3.3 Using a Sightline-Specific Curve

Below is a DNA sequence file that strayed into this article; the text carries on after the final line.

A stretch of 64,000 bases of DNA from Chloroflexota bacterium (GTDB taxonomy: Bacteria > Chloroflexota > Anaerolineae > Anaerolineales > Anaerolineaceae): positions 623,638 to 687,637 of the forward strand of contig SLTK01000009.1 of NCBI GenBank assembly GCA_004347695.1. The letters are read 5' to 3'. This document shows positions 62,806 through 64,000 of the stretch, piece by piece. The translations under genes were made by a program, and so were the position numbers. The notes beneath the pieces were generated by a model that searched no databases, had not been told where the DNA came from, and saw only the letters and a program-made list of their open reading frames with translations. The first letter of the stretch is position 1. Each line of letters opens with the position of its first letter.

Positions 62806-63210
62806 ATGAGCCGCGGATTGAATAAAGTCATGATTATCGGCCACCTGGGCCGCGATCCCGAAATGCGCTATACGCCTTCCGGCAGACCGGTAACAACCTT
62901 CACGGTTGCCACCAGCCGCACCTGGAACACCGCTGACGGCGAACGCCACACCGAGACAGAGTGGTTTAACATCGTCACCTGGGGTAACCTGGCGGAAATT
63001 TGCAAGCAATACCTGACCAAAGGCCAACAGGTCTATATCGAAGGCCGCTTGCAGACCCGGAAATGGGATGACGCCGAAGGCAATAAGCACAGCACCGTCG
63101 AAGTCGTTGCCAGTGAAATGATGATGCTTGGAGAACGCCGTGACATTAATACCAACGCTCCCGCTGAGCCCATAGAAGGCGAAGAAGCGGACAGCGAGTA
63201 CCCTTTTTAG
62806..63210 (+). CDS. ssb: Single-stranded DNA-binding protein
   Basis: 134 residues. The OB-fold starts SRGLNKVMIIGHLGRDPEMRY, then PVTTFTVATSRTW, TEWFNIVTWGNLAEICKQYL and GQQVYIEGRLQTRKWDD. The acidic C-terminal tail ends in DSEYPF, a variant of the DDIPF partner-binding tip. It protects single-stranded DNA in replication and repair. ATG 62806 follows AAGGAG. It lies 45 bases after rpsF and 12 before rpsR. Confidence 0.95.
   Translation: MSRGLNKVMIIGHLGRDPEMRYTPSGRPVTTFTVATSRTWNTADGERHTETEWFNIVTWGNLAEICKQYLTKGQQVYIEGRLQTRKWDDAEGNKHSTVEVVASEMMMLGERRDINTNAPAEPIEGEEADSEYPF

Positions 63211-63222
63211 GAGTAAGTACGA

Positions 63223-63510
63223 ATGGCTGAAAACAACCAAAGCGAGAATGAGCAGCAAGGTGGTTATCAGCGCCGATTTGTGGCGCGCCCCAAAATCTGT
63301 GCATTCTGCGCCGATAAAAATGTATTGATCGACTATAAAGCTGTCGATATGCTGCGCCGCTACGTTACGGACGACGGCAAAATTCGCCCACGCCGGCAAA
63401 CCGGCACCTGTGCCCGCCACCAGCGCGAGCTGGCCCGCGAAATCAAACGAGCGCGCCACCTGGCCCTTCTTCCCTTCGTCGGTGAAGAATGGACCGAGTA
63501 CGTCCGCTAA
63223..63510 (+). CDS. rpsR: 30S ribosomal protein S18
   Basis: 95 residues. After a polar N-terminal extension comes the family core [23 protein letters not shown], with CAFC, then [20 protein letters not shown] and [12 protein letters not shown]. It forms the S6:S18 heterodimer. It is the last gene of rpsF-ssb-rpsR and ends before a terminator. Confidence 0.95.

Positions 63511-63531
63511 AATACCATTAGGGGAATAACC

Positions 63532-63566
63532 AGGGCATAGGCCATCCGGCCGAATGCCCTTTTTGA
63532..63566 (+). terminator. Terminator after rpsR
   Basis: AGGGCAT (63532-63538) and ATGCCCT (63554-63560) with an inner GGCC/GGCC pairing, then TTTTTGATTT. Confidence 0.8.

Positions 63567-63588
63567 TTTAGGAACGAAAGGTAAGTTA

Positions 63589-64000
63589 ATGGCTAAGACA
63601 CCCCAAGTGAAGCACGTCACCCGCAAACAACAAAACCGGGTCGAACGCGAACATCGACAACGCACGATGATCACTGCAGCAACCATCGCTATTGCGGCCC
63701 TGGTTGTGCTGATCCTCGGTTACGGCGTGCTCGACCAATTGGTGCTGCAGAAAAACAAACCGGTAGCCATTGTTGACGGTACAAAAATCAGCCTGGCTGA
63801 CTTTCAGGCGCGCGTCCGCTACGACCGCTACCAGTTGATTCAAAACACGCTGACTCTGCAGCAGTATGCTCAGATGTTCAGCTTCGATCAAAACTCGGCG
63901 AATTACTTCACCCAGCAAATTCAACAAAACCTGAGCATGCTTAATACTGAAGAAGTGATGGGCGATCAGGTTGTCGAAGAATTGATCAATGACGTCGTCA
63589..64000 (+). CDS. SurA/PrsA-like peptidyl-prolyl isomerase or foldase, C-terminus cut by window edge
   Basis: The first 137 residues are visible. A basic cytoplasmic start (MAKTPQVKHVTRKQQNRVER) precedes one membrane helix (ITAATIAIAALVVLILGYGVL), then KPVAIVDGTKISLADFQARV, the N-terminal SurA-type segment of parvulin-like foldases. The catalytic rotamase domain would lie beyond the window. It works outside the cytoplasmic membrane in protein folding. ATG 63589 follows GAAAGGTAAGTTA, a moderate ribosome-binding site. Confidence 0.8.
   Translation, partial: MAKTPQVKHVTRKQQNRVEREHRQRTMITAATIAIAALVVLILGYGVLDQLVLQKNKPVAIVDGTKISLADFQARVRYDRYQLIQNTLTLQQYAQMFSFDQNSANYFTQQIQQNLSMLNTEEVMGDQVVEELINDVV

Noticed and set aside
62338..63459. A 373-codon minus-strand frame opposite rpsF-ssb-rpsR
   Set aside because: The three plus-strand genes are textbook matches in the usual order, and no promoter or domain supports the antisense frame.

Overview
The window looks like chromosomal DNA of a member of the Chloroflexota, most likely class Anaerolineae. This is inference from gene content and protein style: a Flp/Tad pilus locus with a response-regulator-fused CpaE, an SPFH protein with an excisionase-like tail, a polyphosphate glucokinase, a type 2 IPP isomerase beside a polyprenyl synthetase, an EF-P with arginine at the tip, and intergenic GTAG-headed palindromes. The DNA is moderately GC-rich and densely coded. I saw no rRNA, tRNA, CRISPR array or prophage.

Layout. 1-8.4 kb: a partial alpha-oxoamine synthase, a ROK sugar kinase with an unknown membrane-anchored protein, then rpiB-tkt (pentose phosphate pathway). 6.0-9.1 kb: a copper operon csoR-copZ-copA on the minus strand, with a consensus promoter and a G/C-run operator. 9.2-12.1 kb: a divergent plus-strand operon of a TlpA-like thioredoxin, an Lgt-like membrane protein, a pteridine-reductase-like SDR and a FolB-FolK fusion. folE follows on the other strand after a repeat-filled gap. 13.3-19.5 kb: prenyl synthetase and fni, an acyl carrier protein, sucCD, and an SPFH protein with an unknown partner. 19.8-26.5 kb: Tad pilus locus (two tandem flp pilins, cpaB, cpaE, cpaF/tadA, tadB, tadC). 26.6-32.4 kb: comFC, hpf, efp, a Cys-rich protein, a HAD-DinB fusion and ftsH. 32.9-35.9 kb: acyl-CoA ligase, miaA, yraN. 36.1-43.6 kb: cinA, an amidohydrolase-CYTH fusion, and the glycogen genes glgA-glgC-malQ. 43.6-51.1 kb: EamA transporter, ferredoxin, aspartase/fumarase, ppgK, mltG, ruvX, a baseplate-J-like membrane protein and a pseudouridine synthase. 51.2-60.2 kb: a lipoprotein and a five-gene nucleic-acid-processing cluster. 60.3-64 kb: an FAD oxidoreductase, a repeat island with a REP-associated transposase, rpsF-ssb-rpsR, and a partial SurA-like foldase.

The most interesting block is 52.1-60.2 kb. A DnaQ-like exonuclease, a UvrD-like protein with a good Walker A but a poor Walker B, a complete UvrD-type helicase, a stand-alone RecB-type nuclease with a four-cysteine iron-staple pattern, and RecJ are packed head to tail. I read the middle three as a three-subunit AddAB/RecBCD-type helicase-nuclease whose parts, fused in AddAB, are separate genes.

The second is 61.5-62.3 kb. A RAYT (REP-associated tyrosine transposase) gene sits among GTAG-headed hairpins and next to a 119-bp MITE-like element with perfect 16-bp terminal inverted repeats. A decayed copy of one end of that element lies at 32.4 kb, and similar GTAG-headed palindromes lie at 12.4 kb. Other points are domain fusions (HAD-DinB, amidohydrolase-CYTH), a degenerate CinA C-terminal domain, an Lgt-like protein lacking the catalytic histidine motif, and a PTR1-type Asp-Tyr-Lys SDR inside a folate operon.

Without question, the best of all possible dereddening choices is to use an extinction curve derived explicitly for the sightline of interest. This advice is not so unhelpful as it may sound, because the archives of the IUE satellite may well contain normal stars in the direction (and at the distance) of the object of interest, from which extinction curves may be derived (e.g., halo stars in the case of extragalactic sightlines). The accuracy of the dereddened energy distribution may thus be limited chiefly by the uncertainties in the ``pair method'' of constructing the extinction curve (see, e.g., Massa et al. 1983) and by the determination of E (B - V) for the object of interest. For a well-determined curve, ``ironing out'' the bump - in the cases when E (B - V) is not known explicitly - should yield the same degree of accuracy as for the cases when E (B - V) is known a priori. An example of such an approach is the determination of the intrinsic energy distributions of rare or exotic objects located in clusters with more mundane objects. Massa & Savage (1985) utilize this technique, using extinction curves derived from main sequence B stars in open clusters to determine the continuum shapes of cluster O stars.